Recommended CitationChotickai, P., and M. D. Bowman. Fatigue of Older Bridges in Northern Indiana due to Overweight and Oversized Loads, Volume 2: Analysis Methods and Fatigue Evaluation. Publication FHWA/IN/JTRP-2005/16-2. , Indiana Department of Transportation and Purdue University, West Lafayette, Indiana, 2006. https://doi.org/10.5703/1288284313457
This report is the second of a two-volume final report presenting the findings of the research work that was undertaken to evaluate the fatigue behavior of steel highway bridges on the extra heavy weight corridor in Northwest Indiana. The purpose of the study was to evaluate the type and magnitude of the loads that travel along the corridor and then assess the effect of those loads on the fatigue strength of the steel bridges on the corridor. This volume presents the results of an evaluation of the fatigue strength of steel bridge structures along the extra heavy weight corridor. A fatigue load model was developed based on a three-axle and four-axle fatigue truck to accurately represent the fatigue damage caused by the actual truck load history. A fatigue damage model was also developed using a statistical database of resistance parameters to assess the fatigue strength for a level of safety selected by the user. The utility of the model was evaluated through a field investigation of two different bridge structures. Strain data were collected for more than three weeks at both sites. The behavior predicted by two-dimensional and three-dimensional analytical bridge models were compared with measured strain data. It was found that both the 1D and 3D models provided conservative fatigue life estimates, although the 3D model was considerably closer to the measured strain behavior. The fatigue truck along with the fatigue damage model was then used to assess thirteen steel bridge structures along the corridor. A remaining fatigue life of more than 25 years was found for the critical details for all bridges using the most conservative 1D model. Most remaining fatigue lives, however, were considerably longer than 25 years.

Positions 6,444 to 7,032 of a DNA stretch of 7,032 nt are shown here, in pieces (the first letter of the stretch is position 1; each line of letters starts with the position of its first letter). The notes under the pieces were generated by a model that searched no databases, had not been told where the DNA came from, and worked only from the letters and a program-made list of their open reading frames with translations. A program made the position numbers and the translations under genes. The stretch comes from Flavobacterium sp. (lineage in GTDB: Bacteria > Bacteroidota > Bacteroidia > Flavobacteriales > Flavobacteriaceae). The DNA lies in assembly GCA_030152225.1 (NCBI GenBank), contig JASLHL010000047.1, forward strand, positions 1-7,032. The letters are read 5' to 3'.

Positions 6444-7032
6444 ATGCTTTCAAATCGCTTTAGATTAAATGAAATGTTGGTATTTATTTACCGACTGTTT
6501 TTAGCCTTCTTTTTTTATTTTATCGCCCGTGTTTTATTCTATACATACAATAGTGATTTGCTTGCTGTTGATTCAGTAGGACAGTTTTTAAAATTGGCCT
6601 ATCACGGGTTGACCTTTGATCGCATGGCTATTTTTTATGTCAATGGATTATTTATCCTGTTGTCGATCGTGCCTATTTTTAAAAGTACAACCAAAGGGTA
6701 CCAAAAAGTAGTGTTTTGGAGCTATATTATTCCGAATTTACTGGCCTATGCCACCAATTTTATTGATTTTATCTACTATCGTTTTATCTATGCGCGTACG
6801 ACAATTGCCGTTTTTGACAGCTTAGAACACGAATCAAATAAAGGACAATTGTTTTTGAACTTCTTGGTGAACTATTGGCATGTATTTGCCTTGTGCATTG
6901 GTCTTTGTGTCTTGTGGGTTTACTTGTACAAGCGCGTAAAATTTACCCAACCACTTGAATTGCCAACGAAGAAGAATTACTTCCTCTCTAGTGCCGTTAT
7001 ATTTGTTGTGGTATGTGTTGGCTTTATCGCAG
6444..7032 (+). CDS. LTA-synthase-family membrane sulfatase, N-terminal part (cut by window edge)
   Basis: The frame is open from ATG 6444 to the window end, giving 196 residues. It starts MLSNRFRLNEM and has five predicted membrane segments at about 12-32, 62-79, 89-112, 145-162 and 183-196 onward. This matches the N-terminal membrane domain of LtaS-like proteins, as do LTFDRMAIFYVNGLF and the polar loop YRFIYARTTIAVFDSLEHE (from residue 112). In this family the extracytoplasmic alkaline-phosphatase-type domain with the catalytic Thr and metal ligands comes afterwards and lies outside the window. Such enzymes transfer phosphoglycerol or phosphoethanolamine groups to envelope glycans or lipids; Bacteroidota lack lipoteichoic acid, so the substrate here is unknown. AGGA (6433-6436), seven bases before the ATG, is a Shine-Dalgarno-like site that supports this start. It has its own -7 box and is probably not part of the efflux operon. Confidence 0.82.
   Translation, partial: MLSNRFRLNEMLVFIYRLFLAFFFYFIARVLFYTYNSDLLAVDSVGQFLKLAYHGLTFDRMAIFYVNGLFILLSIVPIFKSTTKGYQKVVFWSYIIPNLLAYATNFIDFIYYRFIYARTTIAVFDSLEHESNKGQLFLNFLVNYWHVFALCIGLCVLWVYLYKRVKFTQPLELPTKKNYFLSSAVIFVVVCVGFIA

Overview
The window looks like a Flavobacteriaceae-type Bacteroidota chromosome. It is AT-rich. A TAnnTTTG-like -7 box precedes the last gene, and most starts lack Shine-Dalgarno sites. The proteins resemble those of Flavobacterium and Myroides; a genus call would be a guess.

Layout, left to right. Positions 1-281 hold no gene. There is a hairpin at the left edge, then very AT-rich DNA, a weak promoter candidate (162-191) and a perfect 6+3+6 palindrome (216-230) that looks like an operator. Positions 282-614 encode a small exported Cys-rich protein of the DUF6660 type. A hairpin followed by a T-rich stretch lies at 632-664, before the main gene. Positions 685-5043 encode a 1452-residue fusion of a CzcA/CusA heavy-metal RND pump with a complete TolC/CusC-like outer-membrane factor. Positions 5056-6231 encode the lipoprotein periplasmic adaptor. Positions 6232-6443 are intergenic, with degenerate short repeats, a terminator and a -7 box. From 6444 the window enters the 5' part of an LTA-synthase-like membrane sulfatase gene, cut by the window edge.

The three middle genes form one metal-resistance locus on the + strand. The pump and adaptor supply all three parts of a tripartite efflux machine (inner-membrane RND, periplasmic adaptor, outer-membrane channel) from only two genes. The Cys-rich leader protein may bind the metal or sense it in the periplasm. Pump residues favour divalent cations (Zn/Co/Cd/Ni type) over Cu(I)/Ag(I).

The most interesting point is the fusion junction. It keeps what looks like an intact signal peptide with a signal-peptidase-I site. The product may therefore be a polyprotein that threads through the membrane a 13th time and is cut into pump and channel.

fatigue, bridge, steel, girder, heavy truck, Michigan train truck, weigh-in-motion, strain measurements, remaining life, SPR-2385
West Lafayette, IN
Date of this Version